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FRESHMAN FOCUS: Claire Pinson swims against other Ivy League teams at Harvard

Claire+Pinson%2C+%2715%2C++%28second+from+left%29+and+her+friends+tailgate+at+a+Harvard+football+game+against+Yale.+%22We+won%21+Again%21%22+Pinson+said.+
Claire Pinson, '15,  (second from left) and her friends tailgate at a Harvard football game against Yale.

Claire Pinson, '15, (second from left) and her friends tailgate at a Harvard football game against Yale. "We won! Again!" Pinson said.

(Photo used by permission of Pinson)

(Photo used by permission of Pinson)

Claire Pinson, '15, (second from left) and her friends tailgate at a Harvard football game against Yale. "We won! Again!" Pinson said.

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Find out what the members of the class of 2015 are up to in their first year of college. A college freshman is featured in the Freshman Focus every week.

Claire Pinson, ‘15, is a freshman at Harvard University in Cambridge, Mass. She was recruited for their varsity swim and dive team.

Q: What classes did you take during fall semester?

A: I took Life and Physical Sciences A, which is just a chemistry and biology course.

I took Expository Writing 10,  a required class for all freshmen. (You have to take EW 20 – which is harder than 10 – but I decided to start off with 10 and take 20 next semester.) I’m also trying to do pre-med, so those two classes will fulfill my requirement of a year of English.

I also took Japanese BA which is the most basic Japanese class offered, and then I took a pass/fail class called Predictions: From Ancient Omens to Modern Computer Simulations. That class was one of a bunch of different topics you can pick from for what are called Freshman Seminars. You only take one of the seminars, and they’re only offered your freshman year.

Q: Which class do you like the best?

A: I really enjoyed my Japanese class, but it was also the hardest class that I took.

My least favorite was definitely Life and Physical Sciences A. It was a lecture-style class that I needed to take to get a requirement out of the way.

FRESHMAN FOCUS:  Claire Pinson swims against other Ivy League teams at Harvard

(Photo used by permission of Pinson)
At right is Claire Pinson’s single. Her roommate has a single on the other side of their shared common room.

Q: How are the dorms?

A: I really lucked out with the dorms. I love my dorm and my roommate. I ended up in a room with one other girl, and we both have singles with closing doors connected to a common room. It’s awesome. If we want to be social, we can hang out in the common room, but we also have our own space.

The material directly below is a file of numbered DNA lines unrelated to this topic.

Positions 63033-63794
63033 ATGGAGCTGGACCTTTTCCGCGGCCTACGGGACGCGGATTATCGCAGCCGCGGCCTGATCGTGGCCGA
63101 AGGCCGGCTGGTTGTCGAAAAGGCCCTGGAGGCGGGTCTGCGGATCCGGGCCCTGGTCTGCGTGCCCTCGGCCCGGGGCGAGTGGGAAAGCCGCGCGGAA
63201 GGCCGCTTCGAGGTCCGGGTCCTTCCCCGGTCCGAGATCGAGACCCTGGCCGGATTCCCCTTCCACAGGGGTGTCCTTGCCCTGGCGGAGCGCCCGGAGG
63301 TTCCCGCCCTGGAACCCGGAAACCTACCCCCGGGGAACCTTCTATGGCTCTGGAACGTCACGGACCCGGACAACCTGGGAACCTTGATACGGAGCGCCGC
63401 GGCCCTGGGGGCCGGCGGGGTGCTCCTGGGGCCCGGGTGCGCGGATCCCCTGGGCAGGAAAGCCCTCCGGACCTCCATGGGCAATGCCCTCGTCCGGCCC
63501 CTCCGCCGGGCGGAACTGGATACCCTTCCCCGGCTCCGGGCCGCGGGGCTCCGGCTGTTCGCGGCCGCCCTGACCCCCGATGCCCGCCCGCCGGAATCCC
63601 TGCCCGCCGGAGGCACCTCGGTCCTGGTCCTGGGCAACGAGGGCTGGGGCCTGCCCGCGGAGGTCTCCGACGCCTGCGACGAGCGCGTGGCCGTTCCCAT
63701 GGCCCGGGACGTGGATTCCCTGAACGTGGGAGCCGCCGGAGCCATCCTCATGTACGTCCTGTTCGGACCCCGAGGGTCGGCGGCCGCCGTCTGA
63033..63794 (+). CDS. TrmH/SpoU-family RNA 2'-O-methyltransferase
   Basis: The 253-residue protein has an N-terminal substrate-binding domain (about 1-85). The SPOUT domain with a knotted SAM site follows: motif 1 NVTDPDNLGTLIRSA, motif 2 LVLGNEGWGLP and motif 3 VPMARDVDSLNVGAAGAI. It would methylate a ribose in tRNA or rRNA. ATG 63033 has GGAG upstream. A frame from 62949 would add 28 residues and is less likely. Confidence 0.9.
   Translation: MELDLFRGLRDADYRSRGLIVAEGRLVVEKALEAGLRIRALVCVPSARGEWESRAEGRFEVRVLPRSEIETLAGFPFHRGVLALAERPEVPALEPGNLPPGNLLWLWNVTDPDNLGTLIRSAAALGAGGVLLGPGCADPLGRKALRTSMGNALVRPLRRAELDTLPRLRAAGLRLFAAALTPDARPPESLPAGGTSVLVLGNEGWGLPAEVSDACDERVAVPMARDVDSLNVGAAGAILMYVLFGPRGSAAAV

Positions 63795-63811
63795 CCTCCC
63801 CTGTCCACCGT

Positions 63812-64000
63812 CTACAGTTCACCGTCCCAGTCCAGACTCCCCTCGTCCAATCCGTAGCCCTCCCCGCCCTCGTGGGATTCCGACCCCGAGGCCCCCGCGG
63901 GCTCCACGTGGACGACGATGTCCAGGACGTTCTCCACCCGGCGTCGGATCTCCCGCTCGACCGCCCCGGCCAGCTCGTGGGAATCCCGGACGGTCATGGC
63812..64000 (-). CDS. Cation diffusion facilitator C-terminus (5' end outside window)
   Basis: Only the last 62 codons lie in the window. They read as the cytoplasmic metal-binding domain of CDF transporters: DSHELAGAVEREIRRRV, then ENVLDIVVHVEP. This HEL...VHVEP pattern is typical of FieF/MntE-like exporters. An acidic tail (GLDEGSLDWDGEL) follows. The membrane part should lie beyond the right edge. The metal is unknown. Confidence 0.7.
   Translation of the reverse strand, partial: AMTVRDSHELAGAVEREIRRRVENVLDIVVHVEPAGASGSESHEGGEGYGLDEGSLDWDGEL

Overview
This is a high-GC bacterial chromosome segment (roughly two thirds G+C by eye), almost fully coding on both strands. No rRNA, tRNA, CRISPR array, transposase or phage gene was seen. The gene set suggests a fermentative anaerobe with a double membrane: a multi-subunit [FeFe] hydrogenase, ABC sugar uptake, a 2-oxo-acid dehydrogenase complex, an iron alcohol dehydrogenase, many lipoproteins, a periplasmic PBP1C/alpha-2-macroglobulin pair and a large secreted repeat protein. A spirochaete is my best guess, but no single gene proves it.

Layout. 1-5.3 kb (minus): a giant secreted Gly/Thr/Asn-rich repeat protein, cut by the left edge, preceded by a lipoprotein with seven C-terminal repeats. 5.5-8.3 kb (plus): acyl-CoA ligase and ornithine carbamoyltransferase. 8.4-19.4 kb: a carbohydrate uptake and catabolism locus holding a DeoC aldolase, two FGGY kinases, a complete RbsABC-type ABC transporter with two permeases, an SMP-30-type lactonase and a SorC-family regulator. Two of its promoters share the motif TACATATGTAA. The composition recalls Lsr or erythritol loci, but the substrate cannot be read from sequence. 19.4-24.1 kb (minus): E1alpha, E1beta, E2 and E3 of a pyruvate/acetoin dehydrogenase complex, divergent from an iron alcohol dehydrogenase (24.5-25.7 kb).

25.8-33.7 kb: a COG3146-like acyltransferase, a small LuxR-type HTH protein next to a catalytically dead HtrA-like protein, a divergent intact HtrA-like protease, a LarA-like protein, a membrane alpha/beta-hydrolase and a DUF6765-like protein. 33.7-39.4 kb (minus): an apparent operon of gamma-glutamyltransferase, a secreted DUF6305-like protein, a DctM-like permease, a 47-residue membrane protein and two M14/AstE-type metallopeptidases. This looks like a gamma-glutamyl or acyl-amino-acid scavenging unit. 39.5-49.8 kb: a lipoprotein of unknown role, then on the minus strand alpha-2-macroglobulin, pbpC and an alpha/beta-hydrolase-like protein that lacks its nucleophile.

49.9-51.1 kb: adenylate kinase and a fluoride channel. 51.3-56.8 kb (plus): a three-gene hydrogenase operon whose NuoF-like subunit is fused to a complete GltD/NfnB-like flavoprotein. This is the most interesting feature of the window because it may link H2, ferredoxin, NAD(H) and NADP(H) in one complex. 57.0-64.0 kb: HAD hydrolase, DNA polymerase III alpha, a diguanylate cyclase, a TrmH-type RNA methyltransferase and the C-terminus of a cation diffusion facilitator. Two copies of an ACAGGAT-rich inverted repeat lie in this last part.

Harvard organizes communities inside each dorm building based on what they call “entryways.” I live in Matthews, which is coed (there are no floors organized by gender), and it’s really cool to get to know all of your floormates, or your entryway. My floor has a really good mix of people.

Q: The food?

A: When you start off, you’re like “Dorm food! Yes!” But it gets kind of old. There’s only so much the cooking staff can do because they have to mass-produce food for the thousands of freshmen in the dining hall. They do their best, but it’s hard to navigate eating healthy because they try to satisfy everyone.

Q: What extracurricular activities do you participate in?

A: I’m on the varsity swim and dive team, which takes up all of my time. I’m really enjoying it, though, and a lot of my friends are also on the team.

Q: Do you enjoy being on the team?

A: Yes. The swim and dive team is my family on campus. We all come from very different backgrounds and all have very diverse personalities, but we come together and gel perfectly.

Q: What is it like swimming for Harvard?

A: Swimming for Harvard gives me so much pride and is an opportunity for me to push myself and get out of the academic world for a couple of hours every day.

FRESHMAN FOCUS:  Claire Pinson swims against other Ivy League teams at Harvard

(Photo used by permission of Pinson)
Claire Pinson (fourth from right) swims for Harvard. Here she is joined by other class of 2019 swimming and diving team members.

Q: How is swimming different in college compared to high school?
A: College swimming is different in the fact that it’s team-oriented. In high school and club swimming, it’s  usually a very individual thing because your priorities are your times, with qualifying times hanging over your head.